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Forum: FPGA, VHDL & Verilog continuous wavelet transform with VHDL


Author: Yahya (Guest)
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I need to build a continuous wavelet transform with VHDL using complex 
Morlet wavelet. I don't know how to deal with this algorithm and how to 
deal with the heavy convolution process at each scale.

I know that I can do that easily by Matlab, but please if any one can 
help me doing that in VHDL.
Thanks

Yahya

Author: Br ian (brian_w17)
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Your best bet is going to be to try and find some good IP cores. The 
brute of the project will likely be interfacing and learning how to use 
the cores.

The convolution for each scale factor can probably be realized using an 
FIR core. Check out Xilinx for free ones! You don't have to worry about 
computation load of convolution though.... its not like a processor. You 
can do as much as you want in parallel. You can probably calculate the 
outputs of each scale factor at the same time and sum them at the end! 
I'm no wavelet expert though.

Sysgen might be useful for you as well.

In general, if you're not acquainted with FPGA land (or perhaps even if 
you are!), this is not going to be an easy project. IMO, this is 
masters-thesis level work or above.

Author: Yahya (Guest)
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Hi Brian,

Thanks for your comments, really I am PhD student, and the cwt processor 
is a part of my thesis.

What do you think on working on the HDL- coder provided by Matlab for 
building the system? is it helpful?

I have previous FPGA knowledge, but such system is very complex if built 
by hand written HDL.

So, as you said, searching on some ip cores is much better.

I am thinking on doing cwt by fft to reduce computationd, while it is 
also not an easy task.

The xilinx ip cores doesn't support all of the FPGA families.

Regards
Yahya

Author: Br ian (brian_w17)
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Hello Yahya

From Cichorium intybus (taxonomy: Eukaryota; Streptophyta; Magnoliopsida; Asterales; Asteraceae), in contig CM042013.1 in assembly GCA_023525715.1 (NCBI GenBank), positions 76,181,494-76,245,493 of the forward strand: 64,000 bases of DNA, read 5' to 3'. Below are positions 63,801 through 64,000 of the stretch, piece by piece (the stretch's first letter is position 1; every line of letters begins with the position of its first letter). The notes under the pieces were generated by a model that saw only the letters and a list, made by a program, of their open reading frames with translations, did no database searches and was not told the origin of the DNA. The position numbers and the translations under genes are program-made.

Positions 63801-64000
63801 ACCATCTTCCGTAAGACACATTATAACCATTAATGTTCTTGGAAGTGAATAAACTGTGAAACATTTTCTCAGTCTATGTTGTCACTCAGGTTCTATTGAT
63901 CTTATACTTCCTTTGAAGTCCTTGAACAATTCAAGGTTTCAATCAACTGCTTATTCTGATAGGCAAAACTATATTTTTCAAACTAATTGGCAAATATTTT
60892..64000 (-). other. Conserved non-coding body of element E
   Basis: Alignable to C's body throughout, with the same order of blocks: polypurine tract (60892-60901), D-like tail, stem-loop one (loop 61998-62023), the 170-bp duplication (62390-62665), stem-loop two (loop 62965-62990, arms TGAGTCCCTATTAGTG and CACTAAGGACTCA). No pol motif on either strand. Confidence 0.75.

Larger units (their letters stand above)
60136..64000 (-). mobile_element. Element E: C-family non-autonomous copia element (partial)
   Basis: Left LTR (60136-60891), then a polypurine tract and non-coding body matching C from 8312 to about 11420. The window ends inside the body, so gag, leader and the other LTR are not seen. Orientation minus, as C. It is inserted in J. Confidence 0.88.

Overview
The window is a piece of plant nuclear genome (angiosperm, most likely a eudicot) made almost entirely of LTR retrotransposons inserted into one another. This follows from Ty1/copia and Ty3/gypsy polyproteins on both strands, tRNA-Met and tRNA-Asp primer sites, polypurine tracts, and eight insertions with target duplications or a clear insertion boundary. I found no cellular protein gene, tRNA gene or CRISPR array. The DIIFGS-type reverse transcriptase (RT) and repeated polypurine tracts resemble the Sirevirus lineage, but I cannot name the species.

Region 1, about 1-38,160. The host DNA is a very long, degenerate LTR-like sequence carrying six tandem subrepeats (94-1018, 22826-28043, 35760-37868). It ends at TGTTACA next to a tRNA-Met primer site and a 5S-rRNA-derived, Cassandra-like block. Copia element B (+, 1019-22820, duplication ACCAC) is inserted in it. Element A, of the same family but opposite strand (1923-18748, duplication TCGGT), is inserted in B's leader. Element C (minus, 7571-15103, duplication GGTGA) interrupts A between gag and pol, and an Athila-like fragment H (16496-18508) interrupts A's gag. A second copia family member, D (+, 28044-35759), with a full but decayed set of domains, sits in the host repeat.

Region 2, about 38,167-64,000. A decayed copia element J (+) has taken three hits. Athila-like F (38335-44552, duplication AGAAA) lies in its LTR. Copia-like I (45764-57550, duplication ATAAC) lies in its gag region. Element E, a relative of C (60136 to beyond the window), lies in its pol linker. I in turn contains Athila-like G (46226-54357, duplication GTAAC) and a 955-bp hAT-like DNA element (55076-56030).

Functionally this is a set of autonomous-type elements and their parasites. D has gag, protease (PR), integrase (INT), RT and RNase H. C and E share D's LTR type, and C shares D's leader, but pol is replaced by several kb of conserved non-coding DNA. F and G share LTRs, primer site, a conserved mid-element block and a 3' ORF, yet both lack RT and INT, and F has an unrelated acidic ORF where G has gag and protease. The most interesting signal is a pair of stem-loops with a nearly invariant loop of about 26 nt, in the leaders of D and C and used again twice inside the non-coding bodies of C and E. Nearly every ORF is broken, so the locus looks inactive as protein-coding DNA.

Ahh that makes sense :)

I can't speak to the generic Simulink HDL coder, as I have not 
personally used it. The Xilinx blocks in Sysgen/simulink should produce 
synthesizable code, though.

What device are you targeting?

You may want to check out opencores.com. They have some free DSP cores 
that may be useful for you.

I'd expect that most FPGA vendors will have very flexible FFT cores you 
can use.

Really, If you have FPGA experience, working at the IP core level 
shouldn't be too bad if you have to do HDL. Interfacing to DSP cores 
usually isn't too difficult unless you start using some of the more 
elaborate configurations.

Is this for a real-time system?

Author: Yahya Qassim (Company: Griffith uni) (yahyataher)
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Hi Brian,

I will check the open cores, thanks for that.

My target is Spartan 3AN1400 included within Altium 3000 FPGA kit.

I supposed to built a real time system, while it is not an easy task, 
but I will start work on that.

Also, I will investigate the ability of system generator.
As you said, working on existed cores is much better than buiding hand 
written HDL code, especially in complex tasks.

I  hope that I can acheive something.

Author: Br ian (brian_w17)
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Hello Yahya

I randomly came across something the other day when looking through the 
ISE install.

So, in the sysgen install directory, there are a bunch of example 
designs. It may be worth your time to spend a half hour or so browsing 
those files. I saw a few wavelet implementations in SysGen that might be 
useful for you. I only recall DWT... but i didn't look through the whole 
thing, so there may be a CWT too.

Good luck!

Author: Yahya (Guest)
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Hi Brian

Thank you for that. But sure you mean 2011 system gen. version.
The one that I have is 2008.

So, I will check the recent pdfs for system generator.

Regards

Author: M.K. (Guest)
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would you recommend to shun Sg an do such things in plain VHDL?

It appears to me, that more and more such cores can be found totally 
ready built.

Author: Br ian (brian_w17)
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In my opinion, I would say that it is somewhat based on personal 
preference.

Personally, I have never been a huge fan of simulink (probably because 
i'm just not very experiened with it :P ) and learning SysGen is no 
trivial task, especially for a complex project like this. But then on 
the other hand, living at that level of abstraction makes a lot of 
things MUCH easier if you understand how to configure things properly. 
That and HW co-sim is pretty awesome :)

And, as you mentioned, with all the cores out there, it probably 
wouldn't be much more difficult to code it up. Just depends on what your 
experience level is with HDL vs. Simulink/SysGen and what the 
specifications are for the target project.

That's just my $.02. I'm sure others will have their opinions.

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